Easy treatment options for hairballs in cats

Causes of hairballs in cats

Hairballs are formed as a result of your cat trying to groom themselves. As they lick on their coat, they sometimes swallow hairs that get delivered to the stomach forming balls. When it becomes uncomfortable, your cat tends to vomit up the wad.

Easy treatment options for hairballs in cats

Whenever you notice your cat struggling to expel hairballs, you can try the following easy treatment options:


Have it in mind that the best way to treat hairballs is to prevent it. So by brushing your cat regularly, you can get rid of excess fur that would be normally swallowed or regurgitated. The interesting part is that as you brush your cat’s hair, you tend to create a strong bond with your kitty.


After grooming/brushing your cat, you can use a baby wipe or a wet paper towel to wipe down your cat. This helps to pick up the remaining loose hair.

Natural lubricants

You can add a teaspoon of safflower, fish, or flax oil to your cat’s food. This helps to coat a hairball, thereby allowing it to be extracted out freely out of your kitty’s system.


We all know fiber is good for our digestive functions, but only a few people know that fiber is also needed by our kitties.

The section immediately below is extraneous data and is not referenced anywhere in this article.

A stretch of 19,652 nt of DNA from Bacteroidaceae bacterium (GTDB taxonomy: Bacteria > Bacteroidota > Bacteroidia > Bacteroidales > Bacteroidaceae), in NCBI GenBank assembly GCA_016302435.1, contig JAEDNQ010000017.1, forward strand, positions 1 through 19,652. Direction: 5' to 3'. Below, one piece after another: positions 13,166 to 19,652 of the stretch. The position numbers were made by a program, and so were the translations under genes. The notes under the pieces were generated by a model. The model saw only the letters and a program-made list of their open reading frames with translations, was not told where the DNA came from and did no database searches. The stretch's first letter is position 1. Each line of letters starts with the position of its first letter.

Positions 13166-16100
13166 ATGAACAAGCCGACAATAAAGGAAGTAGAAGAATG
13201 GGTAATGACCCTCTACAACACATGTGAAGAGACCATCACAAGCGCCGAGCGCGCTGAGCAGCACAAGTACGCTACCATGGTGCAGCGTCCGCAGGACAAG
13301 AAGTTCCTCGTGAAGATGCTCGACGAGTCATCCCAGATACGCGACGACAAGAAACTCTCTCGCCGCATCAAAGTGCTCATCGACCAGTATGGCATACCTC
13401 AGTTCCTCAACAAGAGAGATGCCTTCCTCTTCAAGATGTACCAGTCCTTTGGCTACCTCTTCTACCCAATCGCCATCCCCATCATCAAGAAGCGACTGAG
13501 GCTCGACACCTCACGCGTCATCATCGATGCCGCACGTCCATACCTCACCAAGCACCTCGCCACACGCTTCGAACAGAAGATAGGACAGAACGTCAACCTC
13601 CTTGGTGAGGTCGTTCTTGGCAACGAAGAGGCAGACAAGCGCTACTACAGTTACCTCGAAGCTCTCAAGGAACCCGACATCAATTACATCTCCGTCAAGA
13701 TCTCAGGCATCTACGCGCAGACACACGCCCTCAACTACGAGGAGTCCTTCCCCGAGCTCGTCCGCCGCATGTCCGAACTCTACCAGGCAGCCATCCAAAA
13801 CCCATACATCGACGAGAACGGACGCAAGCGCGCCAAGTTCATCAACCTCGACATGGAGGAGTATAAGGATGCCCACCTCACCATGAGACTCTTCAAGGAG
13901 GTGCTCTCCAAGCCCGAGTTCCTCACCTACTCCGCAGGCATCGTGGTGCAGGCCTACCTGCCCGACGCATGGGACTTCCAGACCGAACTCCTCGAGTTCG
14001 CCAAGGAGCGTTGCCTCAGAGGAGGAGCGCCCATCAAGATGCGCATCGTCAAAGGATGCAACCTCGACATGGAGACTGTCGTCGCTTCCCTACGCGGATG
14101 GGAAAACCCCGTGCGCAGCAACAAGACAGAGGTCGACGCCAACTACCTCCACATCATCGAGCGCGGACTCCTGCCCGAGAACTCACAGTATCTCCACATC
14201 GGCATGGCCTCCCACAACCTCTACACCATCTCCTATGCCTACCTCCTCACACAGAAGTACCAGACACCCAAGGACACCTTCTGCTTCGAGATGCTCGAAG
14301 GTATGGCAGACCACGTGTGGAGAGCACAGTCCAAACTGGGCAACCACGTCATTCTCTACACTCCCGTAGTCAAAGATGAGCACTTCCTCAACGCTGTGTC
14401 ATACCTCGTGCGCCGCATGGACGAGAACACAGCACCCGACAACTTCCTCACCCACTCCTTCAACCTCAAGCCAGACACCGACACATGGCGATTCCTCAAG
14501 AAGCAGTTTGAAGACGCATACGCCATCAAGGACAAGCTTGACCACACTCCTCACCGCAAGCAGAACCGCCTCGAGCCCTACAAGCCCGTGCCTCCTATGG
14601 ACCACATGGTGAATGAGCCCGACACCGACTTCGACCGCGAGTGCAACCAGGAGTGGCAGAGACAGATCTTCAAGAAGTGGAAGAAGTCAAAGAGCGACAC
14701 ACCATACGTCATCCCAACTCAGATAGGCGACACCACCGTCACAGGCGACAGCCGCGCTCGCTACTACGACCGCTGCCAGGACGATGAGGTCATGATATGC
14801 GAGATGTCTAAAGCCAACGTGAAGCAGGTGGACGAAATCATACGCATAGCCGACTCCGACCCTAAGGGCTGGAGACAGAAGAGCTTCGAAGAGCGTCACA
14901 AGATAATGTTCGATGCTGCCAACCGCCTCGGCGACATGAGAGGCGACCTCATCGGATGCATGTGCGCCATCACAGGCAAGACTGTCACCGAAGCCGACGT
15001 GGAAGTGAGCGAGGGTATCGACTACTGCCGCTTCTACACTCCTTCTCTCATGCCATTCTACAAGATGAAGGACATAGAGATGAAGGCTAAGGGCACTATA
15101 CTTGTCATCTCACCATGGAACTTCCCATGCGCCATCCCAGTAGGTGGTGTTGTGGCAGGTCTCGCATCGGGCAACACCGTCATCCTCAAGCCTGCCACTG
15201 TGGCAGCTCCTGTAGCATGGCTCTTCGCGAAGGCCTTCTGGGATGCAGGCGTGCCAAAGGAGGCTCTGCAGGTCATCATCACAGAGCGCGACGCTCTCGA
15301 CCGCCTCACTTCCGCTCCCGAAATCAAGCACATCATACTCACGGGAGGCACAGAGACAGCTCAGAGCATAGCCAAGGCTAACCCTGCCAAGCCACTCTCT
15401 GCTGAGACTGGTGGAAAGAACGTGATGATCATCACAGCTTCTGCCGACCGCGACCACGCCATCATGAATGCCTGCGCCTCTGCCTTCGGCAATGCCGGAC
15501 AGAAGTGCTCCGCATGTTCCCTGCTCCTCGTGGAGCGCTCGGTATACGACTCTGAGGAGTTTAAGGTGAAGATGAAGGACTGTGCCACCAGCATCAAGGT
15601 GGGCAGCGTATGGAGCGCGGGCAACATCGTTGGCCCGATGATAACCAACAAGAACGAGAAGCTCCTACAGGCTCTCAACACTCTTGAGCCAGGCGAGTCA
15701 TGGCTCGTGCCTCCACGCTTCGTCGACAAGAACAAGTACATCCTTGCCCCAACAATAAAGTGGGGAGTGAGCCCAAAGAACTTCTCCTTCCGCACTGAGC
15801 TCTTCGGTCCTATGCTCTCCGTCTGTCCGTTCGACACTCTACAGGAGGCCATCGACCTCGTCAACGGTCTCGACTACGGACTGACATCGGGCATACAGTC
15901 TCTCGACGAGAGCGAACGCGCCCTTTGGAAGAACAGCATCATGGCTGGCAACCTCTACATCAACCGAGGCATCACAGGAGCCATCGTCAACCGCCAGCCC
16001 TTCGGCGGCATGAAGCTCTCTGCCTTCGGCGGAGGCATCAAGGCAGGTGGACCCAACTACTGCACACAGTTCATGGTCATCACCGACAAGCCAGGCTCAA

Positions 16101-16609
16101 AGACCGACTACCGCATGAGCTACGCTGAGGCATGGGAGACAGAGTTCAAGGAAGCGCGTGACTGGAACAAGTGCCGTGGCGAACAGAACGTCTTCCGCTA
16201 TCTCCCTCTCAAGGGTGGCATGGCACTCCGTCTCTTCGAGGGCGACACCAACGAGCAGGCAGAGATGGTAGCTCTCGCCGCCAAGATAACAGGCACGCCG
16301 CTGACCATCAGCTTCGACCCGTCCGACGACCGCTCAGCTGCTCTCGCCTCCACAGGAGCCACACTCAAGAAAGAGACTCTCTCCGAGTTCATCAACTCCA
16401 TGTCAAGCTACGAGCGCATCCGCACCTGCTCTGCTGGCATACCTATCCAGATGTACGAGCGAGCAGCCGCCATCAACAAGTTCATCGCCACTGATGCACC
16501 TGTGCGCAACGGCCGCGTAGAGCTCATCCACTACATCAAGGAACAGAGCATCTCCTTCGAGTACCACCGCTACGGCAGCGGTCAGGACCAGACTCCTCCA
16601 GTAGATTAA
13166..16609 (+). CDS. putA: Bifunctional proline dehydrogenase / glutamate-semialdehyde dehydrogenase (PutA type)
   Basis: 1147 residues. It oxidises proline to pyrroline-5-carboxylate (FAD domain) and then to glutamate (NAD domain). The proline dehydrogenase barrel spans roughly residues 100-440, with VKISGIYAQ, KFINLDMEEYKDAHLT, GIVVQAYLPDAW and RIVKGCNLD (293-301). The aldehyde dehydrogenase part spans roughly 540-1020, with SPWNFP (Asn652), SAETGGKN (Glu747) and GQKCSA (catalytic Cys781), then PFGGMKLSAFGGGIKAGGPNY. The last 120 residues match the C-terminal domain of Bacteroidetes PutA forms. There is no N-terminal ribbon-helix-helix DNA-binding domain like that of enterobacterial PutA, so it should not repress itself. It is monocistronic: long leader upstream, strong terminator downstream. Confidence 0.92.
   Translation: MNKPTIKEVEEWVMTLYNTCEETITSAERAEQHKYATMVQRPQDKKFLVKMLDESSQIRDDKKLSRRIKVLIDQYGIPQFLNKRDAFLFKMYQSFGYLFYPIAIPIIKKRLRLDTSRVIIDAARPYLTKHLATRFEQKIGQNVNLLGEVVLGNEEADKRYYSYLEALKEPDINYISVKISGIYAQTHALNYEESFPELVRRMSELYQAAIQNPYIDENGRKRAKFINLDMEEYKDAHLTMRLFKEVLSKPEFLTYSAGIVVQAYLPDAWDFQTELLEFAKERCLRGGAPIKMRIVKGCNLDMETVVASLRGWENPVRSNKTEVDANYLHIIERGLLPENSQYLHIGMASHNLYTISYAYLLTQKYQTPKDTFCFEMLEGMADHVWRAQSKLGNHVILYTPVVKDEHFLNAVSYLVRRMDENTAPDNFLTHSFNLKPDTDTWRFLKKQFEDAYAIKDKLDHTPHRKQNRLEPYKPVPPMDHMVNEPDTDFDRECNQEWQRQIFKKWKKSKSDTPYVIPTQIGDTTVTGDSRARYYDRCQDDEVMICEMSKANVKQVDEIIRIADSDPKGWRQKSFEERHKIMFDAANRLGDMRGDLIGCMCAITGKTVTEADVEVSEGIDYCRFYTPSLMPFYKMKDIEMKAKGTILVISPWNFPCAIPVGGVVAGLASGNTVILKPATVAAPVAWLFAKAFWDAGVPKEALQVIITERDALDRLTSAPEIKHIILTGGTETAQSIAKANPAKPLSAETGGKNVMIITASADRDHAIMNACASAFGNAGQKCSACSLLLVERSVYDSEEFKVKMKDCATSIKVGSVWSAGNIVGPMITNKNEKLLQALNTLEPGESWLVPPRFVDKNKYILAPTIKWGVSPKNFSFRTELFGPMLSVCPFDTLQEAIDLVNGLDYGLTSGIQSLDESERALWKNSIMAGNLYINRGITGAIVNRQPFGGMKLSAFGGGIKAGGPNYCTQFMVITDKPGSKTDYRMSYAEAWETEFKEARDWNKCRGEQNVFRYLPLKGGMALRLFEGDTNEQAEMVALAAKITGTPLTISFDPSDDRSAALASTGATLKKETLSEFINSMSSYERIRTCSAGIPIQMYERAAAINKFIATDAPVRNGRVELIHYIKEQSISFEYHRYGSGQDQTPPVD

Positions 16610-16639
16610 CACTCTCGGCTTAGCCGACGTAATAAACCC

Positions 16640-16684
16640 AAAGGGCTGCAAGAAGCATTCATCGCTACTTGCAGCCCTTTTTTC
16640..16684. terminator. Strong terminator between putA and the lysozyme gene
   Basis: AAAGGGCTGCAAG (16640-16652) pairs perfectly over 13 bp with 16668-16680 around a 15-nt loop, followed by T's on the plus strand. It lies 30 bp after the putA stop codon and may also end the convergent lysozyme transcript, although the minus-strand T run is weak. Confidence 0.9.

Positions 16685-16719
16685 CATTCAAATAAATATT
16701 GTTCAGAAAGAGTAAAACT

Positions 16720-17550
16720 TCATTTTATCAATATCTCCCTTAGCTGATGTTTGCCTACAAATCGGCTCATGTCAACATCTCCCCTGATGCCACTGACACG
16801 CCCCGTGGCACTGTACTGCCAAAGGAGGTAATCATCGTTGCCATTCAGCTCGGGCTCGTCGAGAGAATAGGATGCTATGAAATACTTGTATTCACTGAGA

The hairballs may become more problematic if your cat’s diet isn’t providing enough moisture. This slows down the function of your digestive system, hence, allowing the hairballs to stay longer.


You can mix one-half teaspoon of Metamucil with water and add it to your cat’s food twice a day. This helps to accelerate the passage of hairballs through their system.

Petroleum jelly

You can apply a bit of petroleum jelly to a paw to relieve their hairball problems. Your cat tends to lick the jelly you rub on them, and this helps to lubricate the digestive tract, hence making hairballs elimination more comfortable. Try this once a week or so to prevent hairballs in your cat’s system.


Although hairballs are harmless, there are still a few signs of danger you should be on the lookout for. If your kitty is vomiting undigested food, has abdominal swelling, stops passing stool, or loses appetite, it is important to check with your veterinarian right away.

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